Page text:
Department of Korean Studies
The Head of the Department: Курбанов Сергей Олегович
Formed by Rector’s Decree #2970/1 of 3 April 2017 and opened on 1 June 2017, the Department of Korean Studies is the youngest at the FAAS. Nevertheless, the Department may lay claim to an over 120-year history.
Professional teaching of Korean at the Faculty of Oriental Languages of Saint-Petersburg Imperial University began as early as in 1897. That was the year when the Department of Chinese and Manchurian Philology was joined by Kim Byeong-ok, a translator with the Korean Diplomatic Mission who also had a Russian name – Evgeny Nikolaevich. The fact that Korean was not taught as a major did not prevent the publication in 1899 of the first professional Korean textbook in the world.
The life of Kim Byeong-ok, as well as the history of teaching Korean before the October Revolution of 1917, remains shrouded in mystery.
After Korea became a Japanese colony in 1910, the interest to Korea and the Korean Language, understandably, temporarily waned.
The situation changed following the liberation of Korea in 1945. Several departments dedicated to the study of the history, culture, and national liberation movements of the Orient were then founded at the Faculty of Oriental Languages of Leningrad State University. One of the countries that attracted the attention of the Faculty’s leadership was Korea (from 1948 – Korean People’s Democratic Republic and Republic of Korea).
In 1947, the Faculty began regular enrollment into the Korean Philology (Language and Literature) programme, presided over by A. A. Kholodovich, author of the first Russian book on Korean grammar. The Korean History programme was opened in 1947, headed by Prof. N. V. Kuehner, and from 1950 L. V. Zenina.
The students of the two major Korean studies specializations, however, studied at different departments. Philology majors studied at the Department of Chinese Philology. Between 1952 and 1962 there functioned an independent department of Korean Philology headed by A. A. Kholodovich. Korean Philology majors subsequently returned to the Department of Chinese Philology, later re-named the Department of Philology of China, Korea and the Countries of Southeast Asia. In 2011, an independent Department of Philology of Korea and the Countries of Southeast Asia was formed.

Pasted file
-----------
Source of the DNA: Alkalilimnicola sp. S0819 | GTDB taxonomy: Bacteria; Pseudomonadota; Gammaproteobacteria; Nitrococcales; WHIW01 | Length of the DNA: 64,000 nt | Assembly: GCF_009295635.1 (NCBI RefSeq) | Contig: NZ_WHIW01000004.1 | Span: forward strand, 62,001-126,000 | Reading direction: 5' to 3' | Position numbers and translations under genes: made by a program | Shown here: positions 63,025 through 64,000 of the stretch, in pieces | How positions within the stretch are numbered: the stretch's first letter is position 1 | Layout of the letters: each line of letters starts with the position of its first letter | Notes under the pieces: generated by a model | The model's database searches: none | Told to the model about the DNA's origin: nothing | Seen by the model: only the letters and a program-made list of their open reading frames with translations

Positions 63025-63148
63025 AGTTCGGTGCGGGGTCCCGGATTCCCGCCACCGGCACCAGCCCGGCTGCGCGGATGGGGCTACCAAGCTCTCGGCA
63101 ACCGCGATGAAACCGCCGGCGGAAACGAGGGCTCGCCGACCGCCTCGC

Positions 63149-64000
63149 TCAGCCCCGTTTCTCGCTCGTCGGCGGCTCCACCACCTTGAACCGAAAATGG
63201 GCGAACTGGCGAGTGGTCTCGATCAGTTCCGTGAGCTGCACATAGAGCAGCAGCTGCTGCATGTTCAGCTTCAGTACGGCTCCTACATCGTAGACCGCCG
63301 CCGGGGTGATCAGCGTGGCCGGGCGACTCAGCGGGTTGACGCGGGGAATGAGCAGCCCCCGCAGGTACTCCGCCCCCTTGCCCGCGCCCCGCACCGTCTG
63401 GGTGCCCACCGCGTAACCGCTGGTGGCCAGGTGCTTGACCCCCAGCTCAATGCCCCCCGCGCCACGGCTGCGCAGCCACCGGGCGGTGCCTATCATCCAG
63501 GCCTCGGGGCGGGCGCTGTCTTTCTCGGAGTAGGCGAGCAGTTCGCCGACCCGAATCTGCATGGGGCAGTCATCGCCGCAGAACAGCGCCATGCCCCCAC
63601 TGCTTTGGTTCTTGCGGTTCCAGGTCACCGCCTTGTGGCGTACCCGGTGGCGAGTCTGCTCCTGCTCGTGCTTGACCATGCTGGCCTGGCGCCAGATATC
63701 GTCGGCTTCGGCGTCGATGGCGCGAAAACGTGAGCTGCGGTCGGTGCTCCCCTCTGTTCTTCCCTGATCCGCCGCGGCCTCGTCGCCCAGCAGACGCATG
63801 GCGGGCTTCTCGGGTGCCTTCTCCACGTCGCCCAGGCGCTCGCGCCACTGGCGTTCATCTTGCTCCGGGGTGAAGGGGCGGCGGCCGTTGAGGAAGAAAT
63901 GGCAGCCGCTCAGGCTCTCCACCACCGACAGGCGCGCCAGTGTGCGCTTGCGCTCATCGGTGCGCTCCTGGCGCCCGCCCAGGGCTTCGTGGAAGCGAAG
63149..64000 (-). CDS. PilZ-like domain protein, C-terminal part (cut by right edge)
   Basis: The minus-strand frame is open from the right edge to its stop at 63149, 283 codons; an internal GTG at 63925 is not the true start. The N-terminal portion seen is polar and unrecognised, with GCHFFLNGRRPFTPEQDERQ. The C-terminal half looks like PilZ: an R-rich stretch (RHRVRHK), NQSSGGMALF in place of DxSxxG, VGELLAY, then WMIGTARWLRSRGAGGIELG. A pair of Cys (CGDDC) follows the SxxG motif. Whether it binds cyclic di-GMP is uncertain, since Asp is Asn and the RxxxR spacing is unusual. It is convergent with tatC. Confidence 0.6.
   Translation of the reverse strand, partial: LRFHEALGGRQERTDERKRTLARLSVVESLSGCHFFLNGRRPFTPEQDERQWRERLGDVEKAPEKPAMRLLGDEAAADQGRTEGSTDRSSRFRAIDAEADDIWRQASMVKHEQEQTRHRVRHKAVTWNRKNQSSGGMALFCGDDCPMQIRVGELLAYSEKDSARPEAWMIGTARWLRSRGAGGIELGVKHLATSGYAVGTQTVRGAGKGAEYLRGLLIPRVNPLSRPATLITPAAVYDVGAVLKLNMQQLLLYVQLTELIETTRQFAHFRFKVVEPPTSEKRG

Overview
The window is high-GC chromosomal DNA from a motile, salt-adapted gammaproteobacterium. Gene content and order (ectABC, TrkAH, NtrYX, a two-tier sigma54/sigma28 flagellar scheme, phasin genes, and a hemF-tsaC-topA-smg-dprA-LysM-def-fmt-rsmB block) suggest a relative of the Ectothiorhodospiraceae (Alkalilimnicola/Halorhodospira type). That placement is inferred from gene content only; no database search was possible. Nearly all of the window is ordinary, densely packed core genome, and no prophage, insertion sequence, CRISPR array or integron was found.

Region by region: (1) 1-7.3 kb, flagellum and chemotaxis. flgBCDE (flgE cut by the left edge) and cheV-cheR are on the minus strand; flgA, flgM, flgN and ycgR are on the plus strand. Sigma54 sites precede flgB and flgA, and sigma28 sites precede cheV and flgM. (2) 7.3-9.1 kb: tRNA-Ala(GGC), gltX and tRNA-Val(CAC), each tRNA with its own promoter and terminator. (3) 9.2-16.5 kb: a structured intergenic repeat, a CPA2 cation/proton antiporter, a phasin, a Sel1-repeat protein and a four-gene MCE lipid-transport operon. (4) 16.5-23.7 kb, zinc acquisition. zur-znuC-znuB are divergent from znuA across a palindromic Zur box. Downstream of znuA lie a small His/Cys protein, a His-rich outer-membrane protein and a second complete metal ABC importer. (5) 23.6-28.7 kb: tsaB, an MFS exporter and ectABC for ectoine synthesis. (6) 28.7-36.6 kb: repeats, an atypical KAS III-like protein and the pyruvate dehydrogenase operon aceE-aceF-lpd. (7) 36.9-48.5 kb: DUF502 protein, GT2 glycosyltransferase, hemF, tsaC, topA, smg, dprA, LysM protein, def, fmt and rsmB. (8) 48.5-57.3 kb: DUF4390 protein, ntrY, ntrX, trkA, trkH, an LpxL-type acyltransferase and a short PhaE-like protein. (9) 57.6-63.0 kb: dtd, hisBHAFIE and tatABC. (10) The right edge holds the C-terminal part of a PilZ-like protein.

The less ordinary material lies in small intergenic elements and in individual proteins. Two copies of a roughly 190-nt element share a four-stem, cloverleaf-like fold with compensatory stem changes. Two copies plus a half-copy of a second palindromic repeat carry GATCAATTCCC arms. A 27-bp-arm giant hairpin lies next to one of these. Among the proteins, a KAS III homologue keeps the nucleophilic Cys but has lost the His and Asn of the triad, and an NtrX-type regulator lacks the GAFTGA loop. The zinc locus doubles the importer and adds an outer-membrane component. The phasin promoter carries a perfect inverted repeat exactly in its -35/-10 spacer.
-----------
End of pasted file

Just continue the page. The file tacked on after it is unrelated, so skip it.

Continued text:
Korean History majors, meanwhile, studied at the Department of History of the Far East Countries. However, it was only in 1997 that enrollment into the Korean History programme, then supervised by S. O. Kurbanov, became regular.
In the 1950s-60s, apart from A. A. Kholodovich, Korean studies were taught by his former students A. G. Vasiliev, G. E. Rachkov (who went on to become a Tagalist), and Lim Su. The teaching of Korean history was headed by L. V. Zenina.
Along with academic staff of the Faculty of Oriental Languages, Korean studies were also taught by renowned Saint-Petersburg Orientalists, including M. I. Nikitina, A. F. Trotsevich, and M. V. Vorobyev.
Korean studies saw a dramatic change in the 1990s, after Russia established diplomatic relations with the Republic of Korea.
In 1995, A. G. Vasilyev, with support from South Korean partners, founded the Center for Korean Language and Culture, which launched the first professional scholarly journal in Russia dedicated to Korean Studies, Proceedings of the Center for Korean Language and Culture (ISSN 1810‑8008). As of 2016, 18 issues of the journal had been published.
In 2013, the Center for Korean Language and Culture became the Institute of Interdisciplinary Study of Korea (IMIK).
Thus, the over 120-year history of Korean studies at FAAS naturally resulted in the decision to set up an independent Department of Korean Studies.